wants yez here at all?”
Exasperated beyond endurance, Mrs. Macfarlane
struck at the stationmaster with her neat black umbrella,
and had given him a nasty cut across the brow, when
Kelly interfered, as well as Finnerty and Mrs. O’Brien,
who rushed in, attracted by the noise. Between them
O’Brien was held back under a shower of blows, and the
angry woman hustled outside, whence she retreated
to her own quarters, muttering threats all the way.
“Oh, Jim, avourneen! ’tis bleedin’ y’are,” shrieked
poor anxious Mary, wildly. “Oh, wirra, why did ye
dhraw her on ye? Sure, I tould ye how ‘twould be.
As sure as God made little apples she’ll process ye, an’
she has the quality on her side.”
“Letter,” said Jim; “much good she’ll get by it.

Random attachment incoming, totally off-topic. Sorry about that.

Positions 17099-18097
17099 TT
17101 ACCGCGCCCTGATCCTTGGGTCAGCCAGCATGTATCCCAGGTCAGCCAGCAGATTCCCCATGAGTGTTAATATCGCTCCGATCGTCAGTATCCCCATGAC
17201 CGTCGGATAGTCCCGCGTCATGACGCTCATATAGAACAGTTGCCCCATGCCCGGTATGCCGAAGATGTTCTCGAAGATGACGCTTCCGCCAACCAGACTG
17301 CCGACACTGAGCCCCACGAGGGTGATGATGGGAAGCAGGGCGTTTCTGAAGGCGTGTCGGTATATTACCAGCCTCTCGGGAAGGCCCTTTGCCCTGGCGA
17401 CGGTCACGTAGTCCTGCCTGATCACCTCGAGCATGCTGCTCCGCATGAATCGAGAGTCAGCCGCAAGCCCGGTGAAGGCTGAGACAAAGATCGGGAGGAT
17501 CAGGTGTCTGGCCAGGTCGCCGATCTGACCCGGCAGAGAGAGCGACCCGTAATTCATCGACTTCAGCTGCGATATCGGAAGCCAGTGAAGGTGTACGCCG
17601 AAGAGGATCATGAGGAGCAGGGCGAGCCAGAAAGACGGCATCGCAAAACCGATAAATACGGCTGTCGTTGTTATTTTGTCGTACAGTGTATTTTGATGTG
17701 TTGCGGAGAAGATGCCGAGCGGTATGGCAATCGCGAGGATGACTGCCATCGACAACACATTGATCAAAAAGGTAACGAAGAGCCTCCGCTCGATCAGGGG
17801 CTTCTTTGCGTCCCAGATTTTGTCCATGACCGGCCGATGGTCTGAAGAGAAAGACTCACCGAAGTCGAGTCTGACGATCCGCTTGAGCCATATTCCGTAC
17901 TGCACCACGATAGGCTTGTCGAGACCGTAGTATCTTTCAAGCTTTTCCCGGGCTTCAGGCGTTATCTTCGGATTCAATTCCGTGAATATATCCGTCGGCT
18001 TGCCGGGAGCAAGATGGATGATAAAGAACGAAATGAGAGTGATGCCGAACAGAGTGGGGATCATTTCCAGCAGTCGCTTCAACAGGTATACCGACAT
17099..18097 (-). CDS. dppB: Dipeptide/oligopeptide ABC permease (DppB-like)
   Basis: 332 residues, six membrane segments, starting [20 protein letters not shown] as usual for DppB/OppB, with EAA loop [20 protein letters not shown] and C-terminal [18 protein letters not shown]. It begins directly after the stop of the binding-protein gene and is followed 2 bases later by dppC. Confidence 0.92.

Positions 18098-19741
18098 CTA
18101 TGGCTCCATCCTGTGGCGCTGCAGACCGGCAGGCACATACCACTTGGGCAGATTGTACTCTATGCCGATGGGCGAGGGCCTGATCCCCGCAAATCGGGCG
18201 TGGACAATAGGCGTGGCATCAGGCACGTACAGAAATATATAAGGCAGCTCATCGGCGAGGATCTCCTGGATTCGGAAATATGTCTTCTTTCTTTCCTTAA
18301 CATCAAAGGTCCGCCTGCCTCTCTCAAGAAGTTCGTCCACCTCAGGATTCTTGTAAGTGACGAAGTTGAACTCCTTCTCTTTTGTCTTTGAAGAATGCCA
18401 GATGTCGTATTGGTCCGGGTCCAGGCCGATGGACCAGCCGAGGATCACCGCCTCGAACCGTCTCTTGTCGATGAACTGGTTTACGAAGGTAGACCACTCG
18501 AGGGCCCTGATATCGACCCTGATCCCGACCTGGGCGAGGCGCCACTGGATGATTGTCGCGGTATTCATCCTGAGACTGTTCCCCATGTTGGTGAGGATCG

Is it makin’ a liar ov me she’d be whin I tould her I
didn’t touch her ould lilies? Sure, I’ll process her
back for assaultin’ an’ battherin me. Ye all saw her,
an’ me not touchin’ her, the calliagh!”2
“Begorra, ’tis thrue for him,” said Kelly. “She
flagellated him wid her umbrelly, an’ sorra blow missed
bud the wan that didn’t hit, and on’y I was here, an’
lit on her suddent, like a bee on a posy, she’d have had
his life, so she would.”
Not for an instant did Mrs. Macfarlane forget her
cause of offence, or believe O’Brien’s story that it was
the dog that had destroyed her orange lilies. After
some consideration she hit on an ingenious device
that satisfied her as being at once supremely annoying
to her enemy and well within the law. Her lilies,
emblems of the religious and political faith that were
in her, were gone; but she still had means to testify
to her beliefs, and protest against O’Brien and all that
he represented to her mind.
Next day, when the midday train had just steamed into
the station, Jim was startled by hearing a wild cheer—
“Hi, ‘King William’! Hi, ‘King William’! Come
back, ‘King William’! ‘King William,’ my darlin’,
The air rang with the shrill party cry, and when Jim